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    Vinyl’s Revival

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    Record Playing

    Record Playing

    Ever since I first took the time to listen carefully to a record, I noticed that the sound quality was better than anything CDs, cassettes, and of course, MP3s had to offer. Being a music lover, I wanted to share with the world, and especially younger kids like myself (I’m only 28) the virtues of the vinyl record. I had been thinking about it for at least a few years, but really couldn’t gather the motivation to approach such a massive project.

    Then, at the end of 2007, I read an article in Time Magazine about how Gen-Y and “Millenials” are embracing the vinyl record. This was the catalyst that got my site off the ground. I saw some great potential in this topic, with major journalists getting behind this theme. In January (2008), the original Vinyl Revinyl was launched, and a complete re-do was launched in July (2008).

    So, what caused this resurgence in interest in vinyl records?

    Well, the kids these days have been going through their parents’ music. They’re finding all sorts of albums that have a retro appeal. Classic rock, 80’s music, and old-school R&B. They’re like “Alright, it’s Led Zeppelin I! Let’s listen to it!” or “Dude! It’s Marvin Gaye, let’s get it on!” Instead of going out and buying the music on CD, many of the kids just take their parents’ turntables and albums (Since the parents are all becoming hip with iPods and downloading music online), and listen the old-fashioned way.

    Then, the kids venture down to their local record store (since many of the chain stores are dying off–Tower Records, Sam Goody), where vinyl records are often on prominent display. Since the kids have been flipping through their parent’s LPs, they’re also flipping through the stores’ LPs. Then, they notice that many of these LPs are used, hardly played, and cheap–Often as low as $.50 or $1. So, instead of spending $10 on a CD, they opt for 4-5 records for the same price.

    Then the kids head home with their new records, and put them on the turntable. Since playing a record requires a bit more attention, the kids are taking the time to listen to albums more closely. They’re noticing stuff. They say “Oh wait, the bass doesn’t sound like that when I listen to this album on CD”. They begin to listen even more closely, and begin to notice that the sound is all-around better, warmer, cleaner, you name it.

    Then, the kids tell their friends about it. They say “Dude, you gotta come over to my house and hear this ________ album I got on vinyl. It sounds sweeeeet!” Then the friends come over. They all gather together in a room, and pop it on. They get social. They talk about the music, and more music. They notice the superior sound quality. All of a sudden, you have a group of kids who are more engaged with the music, and have a yearning to listen to their favorites in analog.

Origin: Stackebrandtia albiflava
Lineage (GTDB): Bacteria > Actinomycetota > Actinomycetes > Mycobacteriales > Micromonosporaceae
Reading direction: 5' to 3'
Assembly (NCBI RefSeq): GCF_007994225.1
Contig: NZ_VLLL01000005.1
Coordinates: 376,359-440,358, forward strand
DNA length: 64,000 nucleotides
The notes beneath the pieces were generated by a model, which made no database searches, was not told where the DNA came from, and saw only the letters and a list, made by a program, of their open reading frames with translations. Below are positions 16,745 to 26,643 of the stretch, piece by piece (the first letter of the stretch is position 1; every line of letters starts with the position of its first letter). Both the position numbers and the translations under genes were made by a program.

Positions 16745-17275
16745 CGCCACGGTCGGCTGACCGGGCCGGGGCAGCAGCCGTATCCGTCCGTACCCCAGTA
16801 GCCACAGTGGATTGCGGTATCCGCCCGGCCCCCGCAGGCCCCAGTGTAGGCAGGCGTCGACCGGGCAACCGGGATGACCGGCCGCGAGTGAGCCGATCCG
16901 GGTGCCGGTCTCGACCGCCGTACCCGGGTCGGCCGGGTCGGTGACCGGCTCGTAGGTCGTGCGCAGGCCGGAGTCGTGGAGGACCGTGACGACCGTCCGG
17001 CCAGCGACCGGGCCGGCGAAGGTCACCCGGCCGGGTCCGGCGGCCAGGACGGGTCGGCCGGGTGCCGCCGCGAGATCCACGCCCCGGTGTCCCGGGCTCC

They tell their friends, they go out and buy more, they spread the word. Ands so on and so on.

    Of course, it’s not just about the kids. The people who were raised on vinyl are re-discovering it. They are recalling those days when they would hang out with their friends and listen to music together. They remember the sound. They have a yearning to experience the old days, to take a trip down memory lane, to use a terrible cliche.

    The record companies are starting to take notice, too. They are beginning to increase production. They are releasing audiophile grade 180 and 200g albums, pressed on virgin (impurity free) vinyl. According to an August 2008 NY Times article, shipments are up, and sales are up. Artists are re-releasing their stuff on vinyl, such as Queen’s recent highly publicized announcement that they would be re-releasing their albums on vinyl. New LPs are coming out too, such as Vampire Weekend’s debut, and Metallica’s recent “Death Magnetic” album.

    It looks to me like vinyl is about to hit critical mass, and hey, I’m more than happy to help get that word out! Once you listen to an album on vinyl, you will be a convert too. Go wild, go through your parents’ and friends record collections. Throw some albums on, give them a listen. Hearing truly is believing when it comes to vinyl.

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